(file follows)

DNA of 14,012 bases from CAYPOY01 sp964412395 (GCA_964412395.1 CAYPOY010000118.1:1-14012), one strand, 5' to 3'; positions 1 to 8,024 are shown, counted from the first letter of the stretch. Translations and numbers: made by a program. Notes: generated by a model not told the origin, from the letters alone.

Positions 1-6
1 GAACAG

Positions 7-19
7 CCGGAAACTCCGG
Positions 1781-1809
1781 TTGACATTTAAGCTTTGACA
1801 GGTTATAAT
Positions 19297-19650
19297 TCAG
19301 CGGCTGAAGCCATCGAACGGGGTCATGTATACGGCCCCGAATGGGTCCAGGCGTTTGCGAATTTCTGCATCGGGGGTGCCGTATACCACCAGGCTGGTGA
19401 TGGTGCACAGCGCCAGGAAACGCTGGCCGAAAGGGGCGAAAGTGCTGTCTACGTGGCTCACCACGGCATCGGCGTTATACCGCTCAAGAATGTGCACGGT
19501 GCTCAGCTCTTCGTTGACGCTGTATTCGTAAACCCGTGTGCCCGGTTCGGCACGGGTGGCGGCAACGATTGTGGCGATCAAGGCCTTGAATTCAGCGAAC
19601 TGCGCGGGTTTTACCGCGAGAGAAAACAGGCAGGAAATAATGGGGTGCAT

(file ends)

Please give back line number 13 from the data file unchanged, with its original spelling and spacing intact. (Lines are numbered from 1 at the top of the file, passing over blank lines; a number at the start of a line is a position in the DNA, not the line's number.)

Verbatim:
19501 GCTCAGCTCTTCGTTGACGCTGTATTCGTAAACCCGTGTGCCCGGTTCGGCACGGGTGGCGGCAACGATTGTGGCGATCAAGGCCTTGAATTCAGCGAAC